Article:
Press Releases

Senators Feinstein, Akaka, Feingold, Durbin, Harkin, Leahy, Levin and Reed Push for U.S. Support of Arms Trade Treaty

– Letter urges Secretary of State Clinton to be a proponent of treaty to regulate interstate transfer of weapons –

Washington, DC – U.S. Senator Dianne Feinstein (D-Calif.) and seven of her Senate colleagues are urging Secretary of State Clinton to be a strong proponent of an international Arms Trade Treaty to regulate the interstate transfer of conventional weapons.
            
The second session of the UN Open Ended Working Group (OEWG) on the Arms Trade Treaty is scheduled to convene at the United Nations next month. The Working Group is tasked with creating international regulations on the export, import and international transfer of arms to help prevents the flow of weapons to world conflict zones.

Over the past two decades, the largely unregulated trade of arms has fueled violent conflicts, facilitated human rights violations, armed insurgent groups and undermined efforts towards sustainable development. 

The Arms Trade Treaty process has already gained the support of more than 140 governments at the United Nations.

The seven other senators who have signed on to the legislation include: Senators Daniel Akaka (D-Hawaii); Richard Durbin (D-Ill.); Russ Feingold (D-Wis.); Tom Harkin (D-Iowa);  Patrick Leahy (D-Vt.); Carl Levin (D-Mich.) and Jack Reed (D-R.I.).

Following is the text of the letter sent by Senators Feinstein, Akaka, Durbin, Feingold, Harkin, Leahy, Levin and Reed to Secretary of State Clinton: 
                                                                  
June 16, 2009

The Honorable Hillary Rodham Clinton
Secretary of State
U.S. Department of State
2201 C Street, NW
Washington, D.C. 20520

Dear Madame Secretary:

As you may know, the second session of the UN Open Ended Working Group (OEWG) on the Arms Trade Treaty is about to convene at the United Nations from July 13 to 17 in New York.  At the previous session, U.S. Ambassador Donald A. Mahley made a statement saying the United States is undergoing a full review of the Treaty.  We welcome this statement and urge you to be an active proponent of a strong and effective Arms Trade Treaty at the United Nations.

Over the past two decades, the largely unregulated trade in conventional weapons has fueled violent conflicts, facilitated grave violations of human rights, undermined efforts towards sustainable development, and helped arm insurgent groups around the world.  A significant source of arms to conflict zones and to known human rights violators continues to be irresponsible arms exports by countries around the world.  While currently legal under international law, these irresponsible transfers often fuel the illicit arms trade.  For example, recent evidence indicates that arms and ammunition transferred to Yemen has been illegally transshipped across the Gulf of Aden into Somalia, arming virtually every fighting force in Somalia and helping to fuel the conflict.

Unlike with the proliferation of chemical, biological, and nuclear weapons, there is no global legal instrument that regulates the interstate transfer of conventional weapons.  It is time for this national security loop hole to be filled.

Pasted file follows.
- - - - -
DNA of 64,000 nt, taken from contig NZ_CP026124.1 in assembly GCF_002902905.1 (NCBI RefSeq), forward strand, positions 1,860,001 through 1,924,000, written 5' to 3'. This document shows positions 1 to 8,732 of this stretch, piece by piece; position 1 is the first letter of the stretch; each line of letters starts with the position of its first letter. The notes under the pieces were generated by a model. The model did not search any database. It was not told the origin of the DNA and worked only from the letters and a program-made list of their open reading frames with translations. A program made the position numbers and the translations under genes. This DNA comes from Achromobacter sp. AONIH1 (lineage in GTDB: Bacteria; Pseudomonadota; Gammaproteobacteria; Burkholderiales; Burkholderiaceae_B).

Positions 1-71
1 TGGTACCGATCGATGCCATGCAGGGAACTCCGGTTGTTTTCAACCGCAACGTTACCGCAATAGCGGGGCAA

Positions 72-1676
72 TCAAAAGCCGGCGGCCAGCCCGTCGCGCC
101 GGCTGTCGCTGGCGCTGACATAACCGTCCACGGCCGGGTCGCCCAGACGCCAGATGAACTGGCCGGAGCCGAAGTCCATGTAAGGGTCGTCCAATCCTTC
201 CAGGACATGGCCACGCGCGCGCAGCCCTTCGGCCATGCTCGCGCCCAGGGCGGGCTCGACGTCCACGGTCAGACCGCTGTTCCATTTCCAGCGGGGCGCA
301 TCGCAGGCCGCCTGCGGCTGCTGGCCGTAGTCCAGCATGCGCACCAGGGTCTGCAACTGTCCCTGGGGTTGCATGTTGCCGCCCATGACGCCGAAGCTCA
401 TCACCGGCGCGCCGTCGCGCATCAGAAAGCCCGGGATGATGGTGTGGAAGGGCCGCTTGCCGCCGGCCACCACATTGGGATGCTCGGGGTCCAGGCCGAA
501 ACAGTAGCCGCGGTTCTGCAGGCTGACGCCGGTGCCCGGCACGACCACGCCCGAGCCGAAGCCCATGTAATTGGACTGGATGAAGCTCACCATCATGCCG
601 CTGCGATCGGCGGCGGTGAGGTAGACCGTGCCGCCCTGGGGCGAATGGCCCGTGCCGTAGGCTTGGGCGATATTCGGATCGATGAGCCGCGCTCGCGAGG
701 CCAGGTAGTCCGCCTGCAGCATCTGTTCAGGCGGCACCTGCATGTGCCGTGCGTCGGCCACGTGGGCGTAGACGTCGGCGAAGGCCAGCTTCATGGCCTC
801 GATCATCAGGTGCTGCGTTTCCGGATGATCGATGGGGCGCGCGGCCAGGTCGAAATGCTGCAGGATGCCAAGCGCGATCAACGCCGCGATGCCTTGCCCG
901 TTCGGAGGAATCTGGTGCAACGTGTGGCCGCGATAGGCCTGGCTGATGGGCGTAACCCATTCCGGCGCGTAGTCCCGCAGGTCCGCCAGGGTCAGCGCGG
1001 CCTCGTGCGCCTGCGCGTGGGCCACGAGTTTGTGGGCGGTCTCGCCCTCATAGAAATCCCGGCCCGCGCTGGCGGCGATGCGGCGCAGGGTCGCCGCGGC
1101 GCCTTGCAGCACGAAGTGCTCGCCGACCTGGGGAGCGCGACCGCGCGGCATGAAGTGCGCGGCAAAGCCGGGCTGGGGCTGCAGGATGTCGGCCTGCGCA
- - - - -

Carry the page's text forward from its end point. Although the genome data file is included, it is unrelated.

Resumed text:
Spearheaded by seven governments from every continent, including the United Kingdom and Japan, the Arms Trade Treaty process has already gained the support of over 140 governments at the United Nations. This process calls for the creation of international regulations on the export, import, and international transfer of conventional arms to help prevent arms transfers to parties under UN arms embargoes and those likely to commit grave human rights violations, acts of terrorism, and other violations of international law.

Given the threat posed by the proliferation of conventional arms to U.S. national security interests, it is critical that the United States actively engage in the Arms Trade Treaty process.  As the world’s largest exporter of conventional weapons and a government that is widely considered to have the gold-standard on arms export controls, the United States has a special responsibility to promote responsible global arms trade.  Such was the intention behind the International Arms Sales Code of Conduct Act, passed by Congress in November 1999, which required the President to begin negotiations toward a multilateral regime of arms export criteria.  The second Working Group offers the opportunity to engage in such negotiations.
 
We urge you to be an active proponent of a strong Arms Trade Treaty at the United Nations in the upcoming Working Group discussions.  We also look forward to future collaboration between the State Department and the Senate as you work with U.S. allies to further global efforts to control the global arms market and pursue global standards as enshrined in U.S. law.

Sincerely,

Dianne Feinstein                                       Richard Durbin                              
United States Senator                              United States Senator

Daniel Akaka                                             Russ Feingold
United States Senator                              United States Senator

Tom Harkin                                                Patrick Leahy
United States Senator                              United States Senator

Carl Levin                                                   Jack Reed
United States Senator                               United States Senator


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